Increasingly, the competition for jobs is taking place in areas of the labor market where college graduates didn’t previously tend to compete. As Beaudry, Green, and Sand put it, “having a B.A. is less about obtaining access to high paying managerial and technology jobs and more about beating out less educated workers for the Barista or clerical job.” Even many graduates in science, technology, engineering, and mathematics—the so-called STEM subjects, which receive so much official encouragement—are having a tough time getting the jobs they’d like. Cappelli reports that only about a fifth of recent graduates with STEM degrees got jobs that made use of that training. “The evidence for recent grads suggests clearly that there is no overall shortage of STEM grads,” he writes.
Physical activity seems to counterbalance poor sleep, Barber says, because it promotes healthy brain functions needed to properly regulate emotions and behavior. “This study suggests that high amounts of exercise can be at least one way to compensate for sleep troubles that lead to negative behaviors at home,” she says.
Now， the story is not so simple。 Don‘t think you can start to sleep more and you will instantly make more money。 It’s more about the subtle interplay between how people schedule their lives， how much time they have available to sleep and how that affects worker performance and， ultimately， earnings。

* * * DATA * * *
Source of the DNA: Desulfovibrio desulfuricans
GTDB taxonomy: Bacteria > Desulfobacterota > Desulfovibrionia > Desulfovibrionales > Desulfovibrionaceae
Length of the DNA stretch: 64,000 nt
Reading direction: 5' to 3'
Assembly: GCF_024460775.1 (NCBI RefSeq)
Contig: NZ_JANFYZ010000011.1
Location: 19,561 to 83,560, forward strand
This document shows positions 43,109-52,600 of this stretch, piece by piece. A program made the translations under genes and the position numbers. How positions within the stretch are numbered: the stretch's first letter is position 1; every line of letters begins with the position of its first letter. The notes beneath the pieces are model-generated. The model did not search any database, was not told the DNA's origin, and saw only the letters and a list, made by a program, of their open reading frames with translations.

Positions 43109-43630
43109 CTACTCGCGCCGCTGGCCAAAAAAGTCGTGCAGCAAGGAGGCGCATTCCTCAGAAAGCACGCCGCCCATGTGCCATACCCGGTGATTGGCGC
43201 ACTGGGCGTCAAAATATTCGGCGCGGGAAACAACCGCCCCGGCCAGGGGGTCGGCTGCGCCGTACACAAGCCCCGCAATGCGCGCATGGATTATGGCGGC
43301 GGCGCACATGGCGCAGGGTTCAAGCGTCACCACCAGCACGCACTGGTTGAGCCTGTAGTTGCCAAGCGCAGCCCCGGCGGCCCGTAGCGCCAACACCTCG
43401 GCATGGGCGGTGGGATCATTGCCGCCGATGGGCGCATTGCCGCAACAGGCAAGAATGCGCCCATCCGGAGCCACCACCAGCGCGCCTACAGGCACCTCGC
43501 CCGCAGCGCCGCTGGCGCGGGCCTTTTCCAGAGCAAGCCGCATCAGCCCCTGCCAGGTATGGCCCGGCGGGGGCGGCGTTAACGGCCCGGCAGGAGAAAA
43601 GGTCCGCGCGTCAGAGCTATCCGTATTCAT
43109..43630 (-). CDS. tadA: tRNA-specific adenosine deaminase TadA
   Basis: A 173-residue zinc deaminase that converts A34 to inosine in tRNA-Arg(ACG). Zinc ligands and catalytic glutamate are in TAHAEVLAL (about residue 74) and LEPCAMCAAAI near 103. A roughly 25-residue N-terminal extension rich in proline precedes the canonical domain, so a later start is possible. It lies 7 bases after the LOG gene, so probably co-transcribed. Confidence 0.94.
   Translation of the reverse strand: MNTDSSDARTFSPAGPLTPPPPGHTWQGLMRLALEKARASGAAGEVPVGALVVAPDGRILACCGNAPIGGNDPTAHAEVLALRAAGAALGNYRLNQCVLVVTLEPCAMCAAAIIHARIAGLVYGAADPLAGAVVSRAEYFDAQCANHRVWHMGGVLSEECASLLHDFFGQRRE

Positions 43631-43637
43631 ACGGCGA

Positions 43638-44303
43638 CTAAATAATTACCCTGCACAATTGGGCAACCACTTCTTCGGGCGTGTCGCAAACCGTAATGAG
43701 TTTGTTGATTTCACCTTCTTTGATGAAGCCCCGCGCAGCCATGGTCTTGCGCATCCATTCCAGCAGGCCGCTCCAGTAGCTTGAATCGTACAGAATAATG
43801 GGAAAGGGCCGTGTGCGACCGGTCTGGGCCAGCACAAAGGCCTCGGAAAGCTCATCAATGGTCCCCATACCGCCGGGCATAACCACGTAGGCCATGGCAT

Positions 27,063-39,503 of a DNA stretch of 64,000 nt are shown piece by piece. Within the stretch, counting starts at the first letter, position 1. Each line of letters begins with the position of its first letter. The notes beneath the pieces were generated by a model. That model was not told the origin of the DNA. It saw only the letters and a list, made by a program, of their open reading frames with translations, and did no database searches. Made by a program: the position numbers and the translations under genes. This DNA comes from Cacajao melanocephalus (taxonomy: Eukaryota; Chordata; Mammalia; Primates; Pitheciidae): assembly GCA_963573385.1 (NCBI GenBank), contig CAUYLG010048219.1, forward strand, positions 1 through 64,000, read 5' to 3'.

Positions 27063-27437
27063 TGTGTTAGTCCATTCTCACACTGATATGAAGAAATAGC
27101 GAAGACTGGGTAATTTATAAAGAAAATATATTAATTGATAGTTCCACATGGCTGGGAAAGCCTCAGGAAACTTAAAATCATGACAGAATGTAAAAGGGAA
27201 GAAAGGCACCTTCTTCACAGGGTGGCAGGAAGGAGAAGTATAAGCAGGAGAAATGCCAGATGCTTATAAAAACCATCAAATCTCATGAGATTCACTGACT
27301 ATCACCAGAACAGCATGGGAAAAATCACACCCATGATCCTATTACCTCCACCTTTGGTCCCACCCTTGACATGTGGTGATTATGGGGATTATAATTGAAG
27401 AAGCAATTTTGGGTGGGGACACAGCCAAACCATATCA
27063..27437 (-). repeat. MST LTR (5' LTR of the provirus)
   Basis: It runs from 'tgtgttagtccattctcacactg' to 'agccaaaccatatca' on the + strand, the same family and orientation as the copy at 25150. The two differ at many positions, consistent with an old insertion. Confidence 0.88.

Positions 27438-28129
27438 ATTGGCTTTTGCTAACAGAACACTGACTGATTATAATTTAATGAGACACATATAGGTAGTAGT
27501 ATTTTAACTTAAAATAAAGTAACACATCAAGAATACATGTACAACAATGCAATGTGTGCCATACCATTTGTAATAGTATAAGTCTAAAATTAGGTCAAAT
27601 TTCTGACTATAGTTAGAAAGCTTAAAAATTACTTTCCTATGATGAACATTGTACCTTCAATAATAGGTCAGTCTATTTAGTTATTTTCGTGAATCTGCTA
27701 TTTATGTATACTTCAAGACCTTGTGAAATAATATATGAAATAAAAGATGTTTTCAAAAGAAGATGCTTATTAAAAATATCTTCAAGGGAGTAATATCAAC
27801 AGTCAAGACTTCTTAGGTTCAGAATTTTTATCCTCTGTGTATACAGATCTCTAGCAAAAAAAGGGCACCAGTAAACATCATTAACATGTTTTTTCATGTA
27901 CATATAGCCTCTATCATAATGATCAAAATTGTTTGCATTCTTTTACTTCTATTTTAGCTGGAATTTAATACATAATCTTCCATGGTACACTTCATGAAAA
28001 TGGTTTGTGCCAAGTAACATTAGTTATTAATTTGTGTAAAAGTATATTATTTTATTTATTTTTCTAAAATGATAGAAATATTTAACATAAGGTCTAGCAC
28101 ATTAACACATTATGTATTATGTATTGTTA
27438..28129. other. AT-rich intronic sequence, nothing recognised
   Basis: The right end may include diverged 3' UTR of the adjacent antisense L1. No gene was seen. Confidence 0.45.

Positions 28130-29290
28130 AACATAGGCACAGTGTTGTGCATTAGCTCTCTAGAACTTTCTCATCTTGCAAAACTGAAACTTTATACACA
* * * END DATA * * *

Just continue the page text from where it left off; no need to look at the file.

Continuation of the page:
In the fast-growing for-profit college sector, which now accounts for more than ten per cent of all students, vocational degrees are the norm. DeVry University—which last year taught more than sixty thousand students, at more than seventy-five campuses—offers majors in everything from multimedia design and development to health-care administration. On its Web site, DeVry boasts, “In 2013, 90% of DeVry University associate and bachelor’s degree grads actively seeking employment had careers in their field within six months of graduation.” That sounds impressive—until you notice that the figure includes those graduates who had jobs in their field before graduation. (Many DeVry students are working adults who attend college part-time to further their careers.) Nor is the phrase “in their field” clearly defined. “Would you be okay rolling the dice on a degree in communications based on information like that?” Cappelli writes. He notes that research by the nonprofit National Association of Colleges and Employers found that, in the same year, just 6.5 per cent of graduates with communications degrees were offered jobs in the field. It may be unfair to single out DeVry, which is one of the more reputable for-profit education providers. But the example illustrates Cappelli’s larger point: many of the claims that are made about higher education don’t stand up to scrutiny.
The researchers even calculated the exact energy expenditure needed to protect against work-to-home emotional spillover. Burning an additional 587 calories, the equivalent of a 90-minute brisk walk or an hour-long swim for a 195-pound male, can “substantially reduce the harmful effects of workplace undermining,” they wrote.